A 1031 Exchange is a real estate transaction that allows real estate investors to defer capital gains taxes on the profitable sale of an investment property. For many, this is a popular – and effective – strategy through which to grow and diversify a real estate portfolio over time. But, to take full advantage of this program, the IRS has established a set of rules that commercial real estate investors must abide by.
In this article, the basic rules of a 1031 Exchange are described, with a special focus on something called “boot.” We will describe what boot is, how to avoid it, and what happens if it is realized. By the end, readers will understand exactly what boot is and how to manage its appearance in a 1031 Exchange.
At First National Realty Partners, we frequently work with investors looking to place 1031 Exchange proceeds. To learn more about our current commercial real estate investment opportunities, click here.
What Are the Rules of a 1031 Exchange?
The basic premise of a 1031 Exchange is this. If a real estate investor sells a property (the “relinquished property”) for more than its calculated tax basis, there is a “gain” and it is taxable. The exact amount of taxes owed is dependent upon the taxpayer’s income, tax bracket, and the amount of time the property was held before it was sold. However, these taxes can be deferred if the taxpayer uses the sale proceeds to purchase another property (the “replacement property”) that is considered to be “like kind.”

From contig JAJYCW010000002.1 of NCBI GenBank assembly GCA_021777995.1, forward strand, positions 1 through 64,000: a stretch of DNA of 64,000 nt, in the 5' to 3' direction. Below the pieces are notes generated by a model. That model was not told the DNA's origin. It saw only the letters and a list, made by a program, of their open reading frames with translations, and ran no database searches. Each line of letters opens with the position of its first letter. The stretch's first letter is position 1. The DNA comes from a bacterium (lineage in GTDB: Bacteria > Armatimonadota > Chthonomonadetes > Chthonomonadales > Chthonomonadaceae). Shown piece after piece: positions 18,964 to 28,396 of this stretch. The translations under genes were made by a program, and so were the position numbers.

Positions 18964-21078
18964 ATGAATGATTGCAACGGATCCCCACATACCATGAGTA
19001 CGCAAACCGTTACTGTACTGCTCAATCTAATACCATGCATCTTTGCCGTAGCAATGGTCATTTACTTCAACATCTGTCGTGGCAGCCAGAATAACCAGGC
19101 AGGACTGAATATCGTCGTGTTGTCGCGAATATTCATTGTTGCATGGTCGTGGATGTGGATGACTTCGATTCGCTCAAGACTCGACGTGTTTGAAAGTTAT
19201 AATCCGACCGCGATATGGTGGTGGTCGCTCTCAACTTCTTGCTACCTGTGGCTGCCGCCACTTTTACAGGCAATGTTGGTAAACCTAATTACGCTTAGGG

To qualify for full tax deferral, investors must follow a series of rules that are defined in section 1031 of the internal revenue code. They include:
- Property Use: 1031 Exchange properties must be “held for productive use in a trade or business or for investment.” In other words, most personal properties such as primary homes and vacation homes likely would not qualify.
- Time: Real estate investors must identify their replacement property within 45 days of sale and must complete their purchase within 180 days of sale.
- Boot: To qualify for full tax deferral, investors cannot receive “boot.” Any boot received is taxable.
This last rule regarding boot is the focus of this article.
What is Boot?
Simply, boot is the fair market value of “other property” received by the taxpayer in a 1031 exchange. Generally, boot falls into three categories.
Types of Boot
Cash boot is exactly what it sounds like. It is cash received in the transaction.
Cash Boot Example
For example, suppose that a real estate investor sold a property and used the proceeds to put a $100,000 deposit on a replacement property. But, in the final settlement, they receive $105,000 back from the qualified intermediary managing the transaction. This $5,000 difference would be considered “cash boot” and it is taxable.